**Accelerating Monte-Carlo Power Studies through Parametric Power Estimation**

Sebastian Ueckert, Mats O. Karlsson, Andrew C. Hooker

Pharmacometrics Research Group, Dept. Pharmaceutical Biosciences, Uppsala University, Sweden

**Objectives:** To evaluate the performance of a novel algorithm for faster sample size calculations and compare it to sample size calculations through standard Monte-Carlo simulations and estimations.

**Methods: **Power versus sample size curves for 3 different pharmacometric models (disease progression, PK auto-induction and count) were calculated with 2 different methods: (i) an algorithm using pure Monte-Carlo simulations and estimations (MC) and (ii) a novel parametric power estimation (PPE) algorithm. All calculations were repeated for a differing number of Monte-Carlo samples (100, 200, 300, 400 and 500) and the power estimates from both algorithms were evaluated for accuracy and precision. Power estimates obtained with the MC algorithm and 10,000 Monte-Carlo samples served as a reference.

*MC algorithm:* For each sample size, N datasets are simulated, re-estimated with a full and reduced model and the log-likelihood ratio test is carried out. The power estimate for a specific sample size is the number of dataset where the null hypothesis was rejected.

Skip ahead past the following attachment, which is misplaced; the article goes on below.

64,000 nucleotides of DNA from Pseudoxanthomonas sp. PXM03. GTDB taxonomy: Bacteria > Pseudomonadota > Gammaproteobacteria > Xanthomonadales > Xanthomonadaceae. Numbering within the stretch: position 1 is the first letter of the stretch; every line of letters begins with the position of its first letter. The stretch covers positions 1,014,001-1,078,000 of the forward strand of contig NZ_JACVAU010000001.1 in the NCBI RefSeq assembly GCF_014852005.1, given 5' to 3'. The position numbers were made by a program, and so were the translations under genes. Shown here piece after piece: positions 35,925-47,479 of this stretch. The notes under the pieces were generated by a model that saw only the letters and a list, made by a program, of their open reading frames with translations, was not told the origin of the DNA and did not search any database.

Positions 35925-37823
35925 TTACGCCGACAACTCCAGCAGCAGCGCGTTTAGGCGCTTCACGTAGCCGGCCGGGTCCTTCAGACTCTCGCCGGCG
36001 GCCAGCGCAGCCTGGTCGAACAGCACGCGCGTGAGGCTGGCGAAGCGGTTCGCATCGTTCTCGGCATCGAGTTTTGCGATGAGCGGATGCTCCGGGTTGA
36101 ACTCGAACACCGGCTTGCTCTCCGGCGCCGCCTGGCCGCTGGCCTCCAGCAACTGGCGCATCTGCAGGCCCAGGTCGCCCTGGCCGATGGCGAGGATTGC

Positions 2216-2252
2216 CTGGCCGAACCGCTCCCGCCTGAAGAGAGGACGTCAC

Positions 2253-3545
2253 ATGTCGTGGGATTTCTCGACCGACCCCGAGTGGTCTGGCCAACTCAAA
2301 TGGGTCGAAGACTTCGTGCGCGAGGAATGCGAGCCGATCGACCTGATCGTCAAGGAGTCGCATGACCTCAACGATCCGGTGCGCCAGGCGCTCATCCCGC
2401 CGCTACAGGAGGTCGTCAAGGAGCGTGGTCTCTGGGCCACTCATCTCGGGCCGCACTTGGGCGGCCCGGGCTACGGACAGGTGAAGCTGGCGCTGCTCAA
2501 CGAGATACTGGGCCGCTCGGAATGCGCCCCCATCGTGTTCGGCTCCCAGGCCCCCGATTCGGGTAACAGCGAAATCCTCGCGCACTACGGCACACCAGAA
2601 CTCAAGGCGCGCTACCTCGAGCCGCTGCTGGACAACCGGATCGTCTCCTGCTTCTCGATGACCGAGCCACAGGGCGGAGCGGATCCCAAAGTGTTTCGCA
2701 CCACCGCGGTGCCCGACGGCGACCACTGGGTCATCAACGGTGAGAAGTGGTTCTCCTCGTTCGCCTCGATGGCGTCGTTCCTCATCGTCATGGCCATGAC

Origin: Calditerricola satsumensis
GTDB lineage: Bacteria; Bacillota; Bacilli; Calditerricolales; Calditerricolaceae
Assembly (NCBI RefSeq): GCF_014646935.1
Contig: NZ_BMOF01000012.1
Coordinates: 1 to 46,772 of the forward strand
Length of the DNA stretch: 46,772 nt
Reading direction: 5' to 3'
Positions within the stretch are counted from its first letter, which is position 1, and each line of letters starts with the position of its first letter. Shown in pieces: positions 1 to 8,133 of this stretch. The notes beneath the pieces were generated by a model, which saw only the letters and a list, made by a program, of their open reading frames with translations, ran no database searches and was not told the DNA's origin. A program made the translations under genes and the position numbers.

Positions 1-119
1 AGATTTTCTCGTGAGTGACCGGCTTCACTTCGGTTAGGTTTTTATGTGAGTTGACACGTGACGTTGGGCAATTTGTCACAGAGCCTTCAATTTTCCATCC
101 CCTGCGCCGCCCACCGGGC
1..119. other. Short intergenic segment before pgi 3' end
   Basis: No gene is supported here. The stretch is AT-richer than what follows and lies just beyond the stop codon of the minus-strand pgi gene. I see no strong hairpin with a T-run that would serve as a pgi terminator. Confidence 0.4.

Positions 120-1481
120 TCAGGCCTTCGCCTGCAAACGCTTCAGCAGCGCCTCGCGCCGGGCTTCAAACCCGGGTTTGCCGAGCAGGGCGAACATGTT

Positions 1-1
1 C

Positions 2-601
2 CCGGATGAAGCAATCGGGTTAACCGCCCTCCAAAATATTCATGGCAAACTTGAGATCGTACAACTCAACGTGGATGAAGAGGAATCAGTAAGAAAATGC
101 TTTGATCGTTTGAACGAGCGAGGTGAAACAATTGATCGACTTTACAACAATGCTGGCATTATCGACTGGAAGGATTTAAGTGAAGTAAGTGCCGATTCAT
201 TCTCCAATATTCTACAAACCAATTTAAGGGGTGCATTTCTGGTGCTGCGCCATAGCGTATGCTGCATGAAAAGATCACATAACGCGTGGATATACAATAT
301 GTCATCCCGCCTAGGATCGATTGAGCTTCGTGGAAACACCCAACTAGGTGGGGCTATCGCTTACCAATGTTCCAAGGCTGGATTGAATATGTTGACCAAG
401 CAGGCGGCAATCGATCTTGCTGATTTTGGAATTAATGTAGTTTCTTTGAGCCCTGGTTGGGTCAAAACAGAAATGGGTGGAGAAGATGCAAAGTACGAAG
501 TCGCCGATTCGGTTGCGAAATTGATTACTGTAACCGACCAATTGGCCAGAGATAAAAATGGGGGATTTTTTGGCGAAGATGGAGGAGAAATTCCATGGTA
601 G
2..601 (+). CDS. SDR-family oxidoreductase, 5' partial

*PPE algorithm:* For a complete power versus sample size curve, N dataset are simulated and re-estimated with full and reduced model. The resulting N log-likelihood ratios are used to estimate the non-centrality parameter of the theoretical non-central chi-square distribution [1] and the power for a specific sample size is determined from the cumulative distribution function. Simple scaling of the non-centrality parameter yields the full power curve.

**Results:** For all 3 examples investigated the median power estimates from both algorithms were in good agreement with the reference. However, the power estimates from the PPE algorithm displayed a small bias between 0 and minus 2%.

For one sample size the PPE algorithm required about 50% fewer Monte-Carlo samples to achieve the same precision of the power estimates. More importantly, the full power versus sample size curve was derived from one single non-centrality parameter estimate. Thus, compared to a power curve calculated with the MC algorithm at 8 grid points, the PPE algorithm reduces the number of required Monte-Carlo samples by a factor of 16.

**Conclusions:** The PPE algorithm can obtain full power versus sample size curves with drastically reduced computational effort than through pure Monte-Carlo simulations and estimations.

**Acknowledgements:** This project has received funding from the European Union’s Seventh Framework Programme for research, technological development and demonstration under Grant Agreement no 602552.

**References:**

[1] R. F. Engle, “Wald, likelihood ratio, and Lagrange multiplier tests in econometrics,” in Handbook of Econometrics, vol. Volume 2, Zvi Griliches and Michael D. Intriligator, Ed. Elsevier, 1984, pp. 775–826.